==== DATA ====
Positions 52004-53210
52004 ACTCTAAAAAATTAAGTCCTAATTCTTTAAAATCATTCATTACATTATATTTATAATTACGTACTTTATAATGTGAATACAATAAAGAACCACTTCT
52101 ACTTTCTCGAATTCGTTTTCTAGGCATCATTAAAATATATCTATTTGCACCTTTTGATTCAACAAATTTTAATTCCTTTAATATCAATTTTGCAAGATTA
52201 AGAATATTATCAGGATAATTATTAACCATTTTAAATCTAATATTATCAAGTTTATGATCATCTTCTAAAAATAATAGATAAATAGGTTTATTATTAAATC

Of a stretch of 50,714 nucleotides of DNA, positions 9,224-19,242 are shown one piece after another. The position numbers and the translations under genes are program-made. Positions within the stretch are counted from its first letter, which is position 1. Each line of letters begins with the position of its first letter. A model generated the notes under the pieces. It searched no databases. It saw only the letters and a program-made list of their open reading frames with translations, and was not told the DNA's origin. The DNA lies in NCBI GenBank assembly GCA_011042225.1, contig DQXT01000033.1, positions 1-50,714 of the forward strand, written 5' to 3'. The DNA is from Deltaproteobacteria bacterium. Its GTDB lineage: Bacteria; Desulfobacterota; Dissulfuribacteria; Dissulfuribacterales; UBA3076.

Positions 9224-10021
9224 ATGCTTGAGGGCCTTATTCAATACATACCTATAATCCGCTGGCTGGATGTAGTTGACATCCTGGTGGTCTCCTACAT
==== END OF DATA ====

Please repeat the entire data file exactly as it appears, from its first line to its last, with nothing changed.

Positions 52004-53210
52004 ACTCTAAAAAATTAAGTCCTAATTCTTTAAAATCATTCATTACATTATATTTATAATTACGTACTTTATAATGTGAATACAATAAAGAACCACTTCT
52101 ACTTTCTCGAATTCGTTTTCTAGGCATCATTAAAATATATCTATTTGCACCTTTTGATTCAACAAATTTTAATTCCTTTAATATCAATTTTGCAAGATTA
52201 AGAATATTATCAGGATAATTATTAACCATTTTAAATCTAATATTATCAAGTTTATGATCATCTTCTAAAAATAATAGATAAATAGGTTTATTATTAAATC

Of a stretch of 50,714 nucleotides of DNA, positions 9,224-19,242 are shown one piece after another. The position numbers and the translations under genes are program-made. Positions within the stretch are counted from its first letter, which is position 1. Each line of letters begins with the position of its first letter. A model generated the notes under the pieces. It searched no databases. It saw only the letters and a program-made list of their open reading frames with translations, and was not told the DNA's origin. The DNA lies in NCBI GenBank assembly GCA_011042225.1, contig DQXT01000033.1, positions 1-50,714 of the forward strand, written 5' to 3'. The DNA is from Deltaproteobacteria bacterium. Its GTDB lineage: Bacteria; Desulfobacterota; Dissulfuribacteria; Dissulfuribacterales; UBA3076.

Positions 9224-10021
9224 ATGCTTGAGGGCCTTATTCAATACATACCTATAATCCGCTGGCTGGATGTAGTTGACATCCTGGTGGTCTCCTACAT